Screw beer pong, hand me that controller
Gamers are a diverse breed. From PC aficionados and console fanatics, to retro devotees and casual admirers, there is no one-size-fits-all model of videogame hobbyist. Though we possess many differences, like game preferences...

GOG photo
GOG

GOG.com introduces franchise bundle deals


Buy a whole franchise for a discounted price
Feb 06
// Alasdair Duncan
One thing that GOG.com has been missing is the ability to buy a whole franchise or series of games for a special discounted price, outside of their special promos. Well, it seems like the classic games store have been thinkin...
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Classic game postmortem series returns to GDC


Myst, X-Com: UFO Defense, Crystal Castles postmortems
Jan 29
// Dale North
The Game Developers Conference brings back the Class Games Postmortem series for the third year this March. Today they've revealed scheduled postmortems for oldies but goodies like Myst, X-COM: UFO Defense, Crystal ...
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War for the Overworld brings back Dungeon Keeper gameplay


Kickstarter project is fully funded and then some
Jan 04
// Alasdair Duncan
If you're looking at the current batch of Kickstarter projects as a way for people to bring back genres and titles that have fallen from favour over recent years, then War for the Overworld might interest you. If you've been...
Tomba! photo
Tomba!

Tomba! 2 could be coming to PSN soon


MonkeyPaw Games in talks
Dec 28
// Dale North
MonkeyPaw Games tells us that they're currently in talks with SCEA to bring Tomba! 2 to the PlayStation Network. They're looking at a direct port that they hope will be PS Vita ready on day one. That would be nice! I'm guessi...
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Space Harrier 3D is a thing in Japan next week


Welcome to the fantasy zone
Dec 19
// Chris Carter
At one point, Space Harrier, the Sega classic created by Yu Suzuki, had a nebulous release date -- now we know for sure that it's gracing the Japanese eShop next week. The 3DS version will of course feature 3D visuals, in add...

Review: Warlords

Nov 14 // Ian Bonds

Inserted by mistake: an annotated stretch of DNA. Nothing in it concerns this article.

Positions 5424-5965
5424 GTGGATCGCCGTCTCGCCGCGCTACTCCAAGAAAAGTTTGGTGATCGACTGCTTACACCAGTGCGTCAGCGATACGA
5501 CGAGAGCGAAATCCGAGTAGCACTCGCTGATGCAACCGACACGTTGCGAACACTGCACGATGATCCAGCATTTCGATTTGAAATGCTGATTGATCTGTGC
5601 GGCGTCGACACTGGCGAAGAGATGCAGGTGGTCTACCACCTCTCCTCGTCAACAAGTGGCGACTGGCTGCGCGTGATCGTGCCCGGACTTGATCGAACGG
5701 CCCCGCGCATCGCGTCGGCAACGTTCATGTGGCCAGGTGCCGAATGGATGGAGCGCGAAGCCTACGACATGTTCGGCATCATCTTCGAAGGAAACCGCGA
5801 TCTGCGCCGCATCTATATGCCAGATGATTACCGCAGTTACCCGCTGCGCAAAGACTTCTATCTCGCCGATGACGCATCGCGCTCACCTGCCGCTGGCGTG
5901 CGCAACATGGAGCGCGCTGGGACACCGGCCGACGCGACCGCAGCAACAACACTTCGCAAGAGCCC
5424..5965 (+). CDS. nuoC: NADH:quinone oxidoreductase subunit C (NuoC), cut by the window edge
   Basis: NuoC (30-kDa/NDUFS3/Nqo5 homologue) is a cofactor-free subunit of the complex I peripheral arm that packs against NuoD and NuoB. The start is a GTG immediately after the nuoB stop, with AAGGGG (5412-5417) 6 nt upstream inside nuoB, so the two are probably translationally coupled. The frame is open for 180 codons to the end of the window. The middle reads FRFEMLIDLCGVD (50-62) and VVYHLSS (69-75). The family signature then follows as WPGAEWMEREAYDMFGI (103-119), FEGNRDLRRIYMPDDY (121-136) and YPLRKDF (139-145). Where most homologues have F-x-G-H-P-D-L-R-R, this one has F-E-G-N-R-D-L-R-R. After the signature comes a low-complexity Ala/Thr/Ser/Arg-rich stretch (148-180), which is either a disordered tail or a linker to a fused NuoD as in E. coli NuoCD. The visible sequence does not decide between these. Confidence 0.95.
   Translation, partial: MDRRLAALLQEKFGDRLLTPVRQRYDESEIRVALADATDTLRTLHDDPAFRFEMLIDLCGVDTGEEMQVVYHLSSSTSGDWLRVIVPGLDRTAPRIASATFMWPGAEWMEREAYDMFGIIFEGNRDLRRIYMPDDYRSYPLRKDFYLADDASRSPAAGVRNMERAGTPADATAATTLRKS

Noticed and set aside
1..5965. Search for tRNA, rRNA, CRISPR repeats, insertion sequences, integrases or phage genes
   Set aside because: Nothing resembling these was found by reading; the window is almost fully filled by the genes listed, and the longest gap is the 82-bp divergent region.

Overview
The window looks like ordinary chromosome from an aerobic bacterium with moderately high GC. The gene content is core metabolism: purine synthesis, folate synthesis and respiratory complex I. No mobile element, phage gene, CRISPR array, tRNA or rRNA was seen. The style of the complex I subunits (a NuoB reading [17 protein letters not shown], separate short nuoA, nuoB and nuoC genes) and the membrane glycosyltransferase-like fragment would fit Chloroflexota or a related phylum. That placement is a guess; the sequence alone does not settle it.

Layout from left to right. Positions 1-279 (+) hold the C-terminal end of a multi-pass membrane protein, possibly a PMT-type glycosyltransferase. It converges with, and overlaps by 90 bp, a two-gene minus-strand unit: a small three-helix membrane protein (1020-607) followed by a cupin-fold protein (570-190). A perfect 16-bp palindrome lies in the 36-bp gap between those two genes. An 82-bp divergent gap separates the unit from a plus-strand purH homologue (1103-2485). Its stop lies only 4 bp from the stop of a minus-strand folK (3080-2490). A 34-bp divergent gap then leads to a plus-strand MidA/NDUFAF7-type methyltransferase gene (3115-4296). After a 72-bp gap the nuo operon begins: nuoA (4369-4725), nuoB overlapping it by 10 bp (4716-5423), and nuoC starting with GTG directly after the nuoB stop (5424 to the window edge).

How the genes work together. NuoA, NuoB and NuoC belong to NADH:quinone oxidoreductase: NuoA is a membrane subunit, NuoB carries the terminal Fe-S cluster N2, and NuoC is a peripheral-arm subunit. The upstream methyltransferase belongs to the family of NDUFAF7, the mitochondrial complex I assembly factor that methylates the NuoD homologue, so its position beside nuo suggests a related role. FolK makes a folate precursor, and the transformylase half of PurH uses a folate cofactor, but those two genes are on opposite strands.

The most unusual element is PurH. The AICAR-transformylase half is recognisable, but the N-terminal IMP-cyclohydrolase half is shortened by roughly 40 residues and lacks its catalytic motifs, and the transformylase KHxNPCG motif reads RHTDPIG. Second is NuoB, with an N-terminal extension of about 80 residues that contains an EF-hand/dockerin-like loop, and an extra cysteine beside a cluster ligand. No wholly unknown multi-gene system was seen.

Warlords (PlayStation Network [reviewed], Xbox Live Arcade)Developer: Griptonite GamesPublisher: AtariReleased: October 9, 2012 (PSN) / November 14, 2012 (XBLA)MSRP: $9.99 (PSN) / 800 Microsoft Points (XBLA) The game itself is fairly straightforward: two to four players guard a castle by maneuvering a shield at the front gate to not only block fireballs from destroying your own castle walls, but to also ricochet them to take out your opponents'. It plays like an awesome hybrid of Combat, Breakout, and to a certain extent, Pong, as each hit depletes the strength and structure of your walls until they're all knocked down and a final fireball entering the castle knocks them out for good. For this iteration, however, they've thrown in a few new features to liven things up. As multiple shots bounce around the stage, if timed right, you can catch one with your shield and charge it as a shot for more damage to your enemies' walls. However, the longer you charge it, the more your wall will be damaged until it's released. These attacks can be utilized to your advantage, as bank shots can slip past your foes' guard, and the shot, while charged, cannot damage your own wall once released onto the field. As more fireballs are dropped into the battlefield (by a flying dragon, no less) the action becomes chaotic, with a possible total of five fireballs on the screen at once. Once a castle is taken out, the number drops back to one fireball, and increases incrementally again as the other castles follow suit. This keeps the action varied enough so that each player is constantly adjusting to each new attack. [embed]238549:45768[/embed] One of the biggest new additions, however, is the inclusion of your minions, known as Snoots. These goofy little creatures are used for a variety of tasks, such as repairing your own walls, directly damaging your opponents, or gathering power-ups for bonuses and take-down assists from your fireball attacks. You direct a flag-carrying Snoot with the right analog stick and his troops will follow him blindly, even attacking enemy Snoots on the battlefield, taking each other out at a one-to-one ratio. The more you lead, the more chance you'll win against opposing forces when trying to stand on one of the power-up icons on the field in order to fill a meter to obtain troop invincibility, shield extenders, or the ability to slow or reverse the controls for your opponents' shields. Juggling control of the Snoots while deflecting fireballs with your shield is difficult enough, but careful concentration on this real-time-strategy element of the gameplay can really turn things in your favor. Thankfully, the main tasks of healing your wall, attacking your opponents, and running to the power-up battlefield icons are also each hot-keyed to a direction on the D-pad to make things a bit easier to control in the heat of battle. Is that not enough for you? How about we throw in a Black Knight, who will randomly appear to start bashing in everyone's walls? Your Snoots can attack him, but the White Knight power-up is what's best for allowing them to stand a chance. You can also direct the fireballs toward him, but that only makes him mad, and if he isn't attacking you before you launch one his way, he will be soon after. All of this may sound like overkill and a bit much to handle -- and in some heated battles, it is -- but that's part of the beauty of this game. The micromanagement of the Snoots never feels intrusive and the Black Knight only shows up often enough to be a mild nuisance. There's a careful balance in effect here that each of these play mechanics feel like an enhancement rather than just a cheap gimmick. I worried initially that I wasn't going to be able to handle every new gameplay feature, but I found myself preferring the new techniques over the classic mode. The graphic presentation is a highlight -- as well as where the game starts to see its downfall. While the characters of the Snoots are entertaining and in some cases downright funny, the framerate in battles can slip and stutter on occasion, making battles stretch out a bit more than you might like. Still, the color coordination of your own Warlord, Snoots, their castle, and charged attacks keep things in focus; the framerate issue only presented itself in a couple of matches, never really hindering gameplay. The battlefield can be viewed at a 3/4 isometric view or in classic overhead, though the action is a little tougher to follow in the former. The sound is also excellent, with an entertaining announcer's deep bass vocal echoing through battles over heavy metal guitars. For a downloadable title, there's plenty of game modes on offer including the invaluable tutorial mode, a short-but-fun campaign, single-player vs. CPU, and of course local and online multiplayer. The campaign tacks on a rather unnecessary storyline, but it's short enough that you won't care, and it serves as a good way to get some practice in before tackling friends in battle. While playing against AI-controlled enemies has its merits, nothing compares to fighting against real people, and the inclusion of local multiplayer along with online brings those glorious old-school memories back. More than just an HD remake, Warlords adds enough new things while keeping the core gameplay at its heart to make everything fresh and fun. It may not be a perfect game with the (thankfully occasional) framerate dips and a story mode that could honestly have been left out, but it's certainly an entertaining one, and a blast to play with others. And with online play, I don't get punched in the arm nearly as much when I win.